“Retailers should also offer training to their employees to help them adapt to these changes, and to use the information and feedback they have collected from their employees to improve,” Teh says.

Ensuring that employees are constantly up-to-date with the latest products and features is extremely crucial, according to Rupam Biswas, founder and CEO, Sendjobs — an app where hirers can find and connect with relevant candidates instantly — and this can be done by providing constant training. “Staff should also be able to work across various functions if necessary,” he declares.

Lifting retail professionals

Retailers who want to empower employees with digital technologies and tools, and provide training to reskill and upskill should first foster and build closer relations with their retail associates, in order to create a good working environment and culture that will lead to staff retention. Coaching and training of retail management are equally important.

Kafuku says: “We believe that retail management team needs continuity of training and personal development as much as retail associates. The management staff needs to be trained on communications skills, brand culture, brand value, and most importantly, establish stronger relationships with their staff.”

“Retail workers are also more likely to feel empowered in their job roles when they are equipped with easy-to-use technology and tools to improve work efficiency.”— Xiaofeng Wang, Senior Analyst, Forrester

He adds that the retail sector in Singapore is overlooked by many jobseekers due to the perception that retail jobs are undesirable, and as such many do not view a job in the retail sector as a long-term career option.

However, retail professionals are not only in stores to sell products, but they are also here to offer a unique and memorable service experience to customers — and retailers can better manage their workforce by valuing their employees and investing in them through training and development, which will lead to long-term benefits for their business, he suggests.

“In Japan, together with CEOs of our retail clients in the luxury market and department stores, we founded the Japan Sales Professionals Association with the mission to raise the social status of retail professionals in Japan. We hope to make a similar impact in Singapore,” Kafuku reveals.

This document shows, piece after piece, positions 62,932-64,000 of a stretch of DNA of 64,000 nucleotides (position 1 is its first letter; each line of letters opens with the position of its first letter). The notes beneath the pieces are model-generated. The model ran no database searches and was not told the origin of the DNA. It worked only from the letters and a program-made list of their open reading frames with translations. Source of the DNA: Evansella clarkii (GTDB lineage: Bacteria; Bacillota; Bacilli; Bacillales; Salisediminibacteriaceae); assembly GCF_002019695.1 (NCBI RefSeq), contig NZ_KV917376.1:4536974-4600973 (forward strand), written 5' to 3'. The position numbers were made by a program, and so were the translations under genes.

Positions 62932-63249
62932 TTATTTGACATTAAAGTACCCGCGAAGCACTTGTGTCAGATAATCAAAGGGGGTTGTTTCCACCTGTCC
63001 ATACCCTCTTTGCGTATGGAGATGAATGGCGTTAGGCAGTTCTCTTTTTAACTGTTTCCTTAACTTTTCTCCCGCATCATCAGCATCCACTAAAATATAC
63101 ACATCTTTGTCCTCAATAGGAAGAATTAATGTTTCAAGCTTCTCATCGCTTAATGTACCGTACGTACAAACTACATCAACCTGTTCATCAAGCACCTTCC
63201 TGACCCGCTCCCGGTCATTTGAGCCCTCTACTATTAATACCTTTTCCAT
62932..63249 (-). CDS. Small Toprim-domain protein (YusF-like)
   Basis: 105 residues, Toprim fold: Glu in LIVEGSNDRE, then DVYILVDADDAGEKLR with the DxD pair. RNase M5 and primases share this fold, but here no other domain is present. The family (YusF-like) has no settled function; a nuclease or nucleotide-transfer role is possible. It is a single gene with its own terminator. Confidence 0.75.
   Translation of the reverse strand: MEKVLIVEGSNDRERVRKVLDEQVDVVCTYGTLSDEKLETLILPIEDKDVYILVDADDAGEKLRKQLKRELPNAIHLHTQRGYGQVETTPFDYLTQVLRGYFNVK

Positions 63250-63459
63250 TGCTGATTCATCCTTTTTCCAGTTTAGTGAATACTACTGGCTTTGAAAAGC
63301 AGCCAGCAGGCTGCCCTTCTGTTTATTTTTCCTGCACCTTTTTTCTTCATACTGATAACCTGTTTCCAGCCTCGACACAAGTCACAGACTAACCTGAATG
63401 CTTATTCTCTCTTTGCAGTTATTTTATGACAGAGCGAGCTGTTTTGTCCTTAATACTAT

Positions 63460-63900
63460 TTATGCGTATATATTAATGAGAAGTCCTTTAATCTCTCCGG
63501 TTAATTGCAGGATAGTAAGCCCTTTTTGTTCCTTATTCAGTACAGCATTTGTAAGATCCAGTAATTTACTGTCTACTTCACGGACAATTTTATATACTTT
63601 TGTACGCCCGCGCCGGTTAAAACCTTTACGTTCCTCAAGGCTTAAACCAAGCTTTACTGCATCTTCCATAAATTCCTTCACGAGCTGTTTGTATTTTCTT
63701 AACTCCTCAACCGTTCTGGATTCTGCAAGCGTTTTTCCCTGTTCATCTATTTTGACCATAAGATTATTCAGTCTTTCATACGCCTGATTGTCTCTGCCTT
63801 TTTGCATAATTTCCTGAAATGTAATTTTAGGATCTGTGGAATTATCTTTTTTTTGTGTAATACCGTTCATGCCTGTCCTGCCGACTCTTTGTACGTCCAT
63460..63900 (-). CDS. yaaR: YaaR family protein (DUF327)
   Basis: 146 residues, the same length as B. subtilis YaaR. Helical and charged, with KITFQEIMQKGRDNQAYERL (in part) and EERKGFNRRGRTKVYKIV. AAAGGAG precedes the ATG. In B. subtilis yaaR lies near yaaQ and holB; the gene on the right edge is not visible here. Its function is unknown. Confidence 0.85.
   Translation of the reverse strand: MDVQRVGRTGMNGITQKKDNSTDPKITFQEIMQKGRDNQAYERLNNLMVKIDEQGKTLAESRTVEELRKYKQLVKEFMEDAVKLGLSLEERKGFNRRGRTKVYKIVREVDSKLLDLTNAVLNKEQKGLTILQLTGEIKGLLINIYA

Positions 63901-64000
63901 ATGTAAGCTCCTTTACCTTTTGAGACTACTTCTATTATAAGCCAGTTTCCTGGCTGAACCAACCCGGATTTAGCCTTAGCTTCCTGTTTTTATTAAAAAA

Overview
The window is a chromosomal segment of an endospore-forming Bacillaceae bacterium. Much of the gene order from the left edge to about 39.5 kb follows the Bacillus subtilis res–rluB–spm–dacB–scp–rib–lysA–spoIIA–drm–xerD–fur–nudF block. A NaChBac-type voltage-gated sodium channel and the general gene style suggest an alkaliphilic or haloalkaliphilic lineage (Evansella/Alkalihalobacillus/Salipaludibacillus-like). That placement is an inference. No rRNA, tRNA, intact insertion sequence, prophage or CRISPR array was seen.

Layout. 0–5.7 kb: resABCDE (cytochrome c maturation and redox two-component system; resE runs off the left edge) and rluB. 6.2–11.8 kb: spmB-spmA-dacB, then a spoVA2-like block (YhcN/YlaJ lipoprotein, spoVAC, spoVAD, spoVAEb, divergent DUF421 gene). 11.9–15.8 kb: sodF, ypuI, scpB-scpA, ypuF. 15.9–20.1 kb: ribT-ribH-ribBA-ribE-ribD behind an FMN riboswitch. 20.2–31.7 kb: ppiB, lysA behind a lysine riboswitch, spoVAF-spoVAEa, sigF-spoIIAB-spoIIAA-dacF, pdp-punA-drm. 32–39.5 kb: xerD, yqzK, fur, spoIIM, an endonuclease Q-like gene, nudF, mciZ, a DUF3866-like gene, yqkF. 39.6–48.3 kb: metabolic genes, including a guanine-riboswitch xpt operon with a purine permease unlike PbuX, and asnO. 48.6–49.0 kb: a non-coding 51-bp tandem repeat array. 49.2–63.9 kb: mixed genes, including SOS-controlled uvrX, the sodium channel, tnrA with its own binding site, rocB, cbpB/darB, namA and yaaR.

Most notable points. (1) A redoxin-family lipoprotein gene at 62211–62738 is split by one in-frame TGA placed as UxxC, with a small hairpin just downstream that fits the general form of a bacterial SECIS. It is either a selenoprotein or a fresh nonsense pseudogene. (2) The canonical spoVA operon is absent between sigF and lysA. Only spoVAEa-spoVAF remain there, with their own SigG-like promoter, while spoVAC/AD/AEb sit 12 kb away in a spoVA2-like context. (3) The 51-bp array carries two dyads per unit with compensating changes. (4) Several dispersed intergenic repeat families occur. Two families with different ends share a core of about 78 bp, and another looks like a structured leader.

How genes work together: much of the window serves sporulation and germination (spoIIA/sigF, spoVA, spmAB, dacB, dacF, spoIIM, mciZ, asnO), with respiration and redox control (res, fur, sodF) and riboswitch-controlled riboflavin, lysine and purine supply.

When it comes to recruitment, retail employers should look beyond experience and be open to considering potential candidates with positive attitudes and an interest to upskill. “Personally, I have met and spoken to many candidates in the market who are willing to explore and take on new challenges,  but are not given the opportunity to do so,” says Teh, adding that “employers should also constantly innovate to keep abreast of emerging technologies.”

Xiaofeng Wang, senior analyst at market research company Forrester, highlights that maintaining talents is more important than employing, and motivating and training them are more important than managing. On top of that, the employee experience is even more important than customer experience, she adds.

Overcoming hiring woes

Biswas of Sendjobs observes that one of the common mistakes retailers make is implementing a centralised entity hiring based on credentials instead of practical experience, and ignoring soft skills when hiring, which often results in a poor fit and high employee turnover. While retail operations today are facing many obstacles, such as budget and technology evolution, it is still important to maintain staff engagement. In this regard, iDA Singapore’s Kafuku believes that retailers should avoid three important factors:

1. Merely fulfilling headcount
2. Reducing training quality and time
3. Lack of communication within the staff in the store

“In their pursuit of footfall in stores, some retailers may have overlooked the importance of valuing their employees and investing in their career development. This will in turn lead to many retail staff treating their work as a job and not as a career, which will impact their service performance.